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Latter-Day Saints

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“Matt goes for the jugular on everything; he has no fear,” says Garefino. “And Trey takes that and makes it sweet.” ­Their roles can reverse as well. Howell, who ­today is senior vice-­president of animation at 20th Century Fox Television, says that “Matt can sometimes be comforting, but not Trey. I remember once we were coming back from Vegas, and they’d rented a jet. I’m afraid of flying. There was this horrible turbulence; everybody was scared, it wasn’t just me. It happened to be Trey’s birthday. And he starts screaming, taunting God to kill us. ‘If you don’t kill us on my birthday, God, you’re a fucking pussy.’ I’m crying and sort of laughing … It’s the little boy in them; that little boy is very much alive in them. The idea of teasing and taunting and doing those little outrageous things.”

As a result, a lot of people don’t take them seriously, dismissing them as the antic purveyors of potty-mouthed surliness. They were parodying themselves when they created Terrance and Phillip, the precision-farting Canadian comic duo who set off the war with Canada in Bigger, Longer & Uncut.

“Kind of my daily existence at South Park was being farted on,” Howell says. “I would leave the room and return and they would have farted all over my lunch. I’d come back and everyone would be laughing.” Once, early on, she sat between them on a plane, talking to Trey, and when she turned toward Matt, he’d positioned himself sideways, half standing up, so his butt was almost pressed against her face. And he let one rip. “It wasn’t like it was abusive, though some people might say it was,” she says. “I was like the little sister. If it wasn’t at my expense, it was at someone else’s. But they also deeply loved me and the people around them.”

“Trey can be the genius boy in the bubble a bit, while Matt connects him to the real world.”

They’re older now and have long since stopped bragging about their drug use and sexual conquests in the press. They became very famous very young and took it as an invitation to say and do pretty much what they pleased. But they’re not flying to Vegas so often these days: Stone’s wife wants him home, for one thing. “I think they have mellowed out,” says Garefino. “I keep telling them I’m proud of the men they’ve become. They were harsher when they were younger.”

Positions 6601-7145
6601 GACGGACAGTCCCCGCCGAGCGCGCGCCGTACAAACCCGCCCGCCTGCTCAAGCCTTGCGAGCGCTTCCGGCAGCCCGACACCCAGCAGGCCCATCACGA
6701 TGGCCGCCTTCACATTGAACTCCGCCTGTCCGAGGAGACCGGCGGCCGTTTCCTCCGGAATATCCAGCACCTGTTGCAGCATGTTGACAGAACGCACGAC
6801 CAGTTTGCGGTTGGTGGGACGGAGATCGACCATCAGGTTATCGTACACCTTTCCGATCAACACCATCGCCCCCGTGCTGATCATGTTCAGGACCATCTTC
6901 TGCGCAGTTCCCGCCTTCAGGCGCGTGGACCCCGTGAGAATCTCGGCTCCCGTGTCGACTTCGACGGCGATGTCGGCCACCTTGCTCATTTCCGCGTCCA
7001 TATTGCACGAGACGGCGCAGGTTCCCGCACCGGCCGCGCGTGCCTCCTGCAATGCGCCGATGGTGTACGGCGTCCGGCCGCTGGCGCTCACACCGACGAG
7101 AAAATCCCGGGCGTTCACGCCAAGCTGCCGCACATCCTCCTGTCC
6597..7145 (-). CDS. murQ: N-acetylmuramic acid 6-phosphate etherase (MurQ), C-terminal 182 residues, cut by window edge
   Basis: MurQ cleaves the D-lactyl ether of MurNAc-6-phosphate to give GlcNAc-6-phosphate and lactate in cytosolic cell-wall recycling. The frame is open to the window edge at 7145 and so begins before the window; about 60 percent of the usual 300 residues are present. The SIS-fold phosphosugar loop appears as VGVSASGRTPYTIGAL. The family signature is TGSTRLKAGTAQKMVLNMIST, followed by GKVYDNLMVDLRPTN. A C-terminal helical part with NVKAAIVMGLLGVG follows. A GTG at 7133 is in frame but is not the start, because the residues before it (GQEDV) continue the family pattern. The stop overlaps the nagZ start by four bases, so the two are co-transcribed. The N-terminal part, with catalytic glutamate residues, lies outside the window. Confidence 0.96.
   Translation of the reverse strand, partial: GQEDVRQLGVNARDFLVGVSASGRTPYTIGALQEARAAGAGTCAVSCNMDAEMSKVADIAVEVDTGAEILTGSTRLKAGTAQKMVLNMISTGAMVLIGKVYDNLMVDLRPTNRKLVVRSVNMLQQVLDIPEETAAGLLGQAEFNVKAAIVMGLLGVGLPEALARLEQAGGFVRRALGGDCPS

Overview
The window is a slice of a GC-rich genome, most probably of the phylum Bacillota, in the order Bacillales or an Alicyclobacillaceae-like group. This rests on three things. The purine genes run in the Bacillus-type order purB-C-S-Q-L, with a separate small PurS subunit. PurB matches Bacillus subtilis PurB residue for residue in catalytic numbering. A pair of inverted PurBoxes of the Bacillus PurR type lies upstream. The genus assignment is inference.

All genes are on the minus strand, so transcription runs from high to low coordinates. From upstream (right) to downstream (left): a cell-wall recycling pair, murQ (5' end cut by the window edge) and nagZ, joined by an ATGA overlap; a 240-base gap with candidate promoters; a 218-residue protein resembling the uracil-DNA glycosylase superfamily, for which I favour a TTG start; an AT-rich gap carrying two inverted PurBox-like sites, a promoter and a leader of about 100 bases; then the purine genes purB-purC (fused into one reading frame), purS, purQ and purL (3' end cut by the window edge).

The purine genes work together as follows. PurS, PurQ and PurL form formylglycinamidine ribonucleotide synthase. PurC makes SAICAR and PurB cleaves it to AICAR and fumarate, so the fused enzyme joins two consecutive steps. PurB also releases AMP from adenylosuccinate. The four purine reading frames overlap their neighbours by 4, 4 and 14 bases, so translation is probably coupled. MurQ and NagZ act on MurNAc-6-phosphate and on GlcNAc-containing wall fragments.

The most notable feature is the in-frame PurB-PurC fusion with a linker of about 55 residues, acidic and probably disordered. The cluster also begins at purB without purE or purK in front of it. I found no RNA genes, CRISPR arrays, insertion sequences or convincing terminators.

The thrill of South Park is that it’ll make you squirm and at the same time often leave you with a sense that yes, that’s what I always felt, but nobody ever actually says that. It’s difficult to imagine much of the non–politically correct popular culture as we know it today, from Judd Apatow films to the nonstop viral parody videos on the Internet, without South Park. The show—and the movies, and this musical—is bratty yet confident in its adolescent wonder at the strangeness of the world and in its determination to keep screwing with people’s expectations and pieties. South Park is also very much in the tradition of Archie Bunker, in that it takes away the power of something horrible that some people believe simply by saying it out loud.

They refuse to give ideological comfort to anybody but a libertarian contrarian like Andrew Sullivan. “It’s the sanest thing on television,” he says. “Because it’s unsparing in its criticism of so much cant and crap that’s right in front of our eyes. And at the same time, there’s a core innocence.” South Park is hardly ever nihilistic, though it certainly pretends to be. “They never do anything to be controversial; they do things to be funny,” says Herzog. “Some people think Matt and Trey are Democrats, and some think they’re Republicans. But if you look at the show, there’s not anybody who remains unscathed.”

Team America: World Police, their 2004 puppet film, was the ultimate example of their ecumenical scorn. It satirized both the heedless American flag-wavers and liberal celebrities trilling against the war on terror (in the form of a group called F.A.G.—the Film Actors Guild), all wrapped up in a musical spoof of a self-serious Jerry Bruckheimer action epic. “The biggest backlash we’ve ever had from anybody, from any religious organization—Mormons, from anybody—is liberals who saw Team America and were pissed off at us,” says Stone. “Our reaction was, ‘Fuck you.’ ” On the other hand, they won an Emmy for an episode inspired by Terri Schiavo, in which the often-killed Kenny is kept alive in a persistent vegetative state, playing into Satan’s hands (Satan’s adviser tells him: “I will do what we always do: use the Republicans.”) “There’s nothing partisan about them. Unless you count the snuke,” says Sullivan. “They’re totally equal-opportunity. And they’re always humane.”


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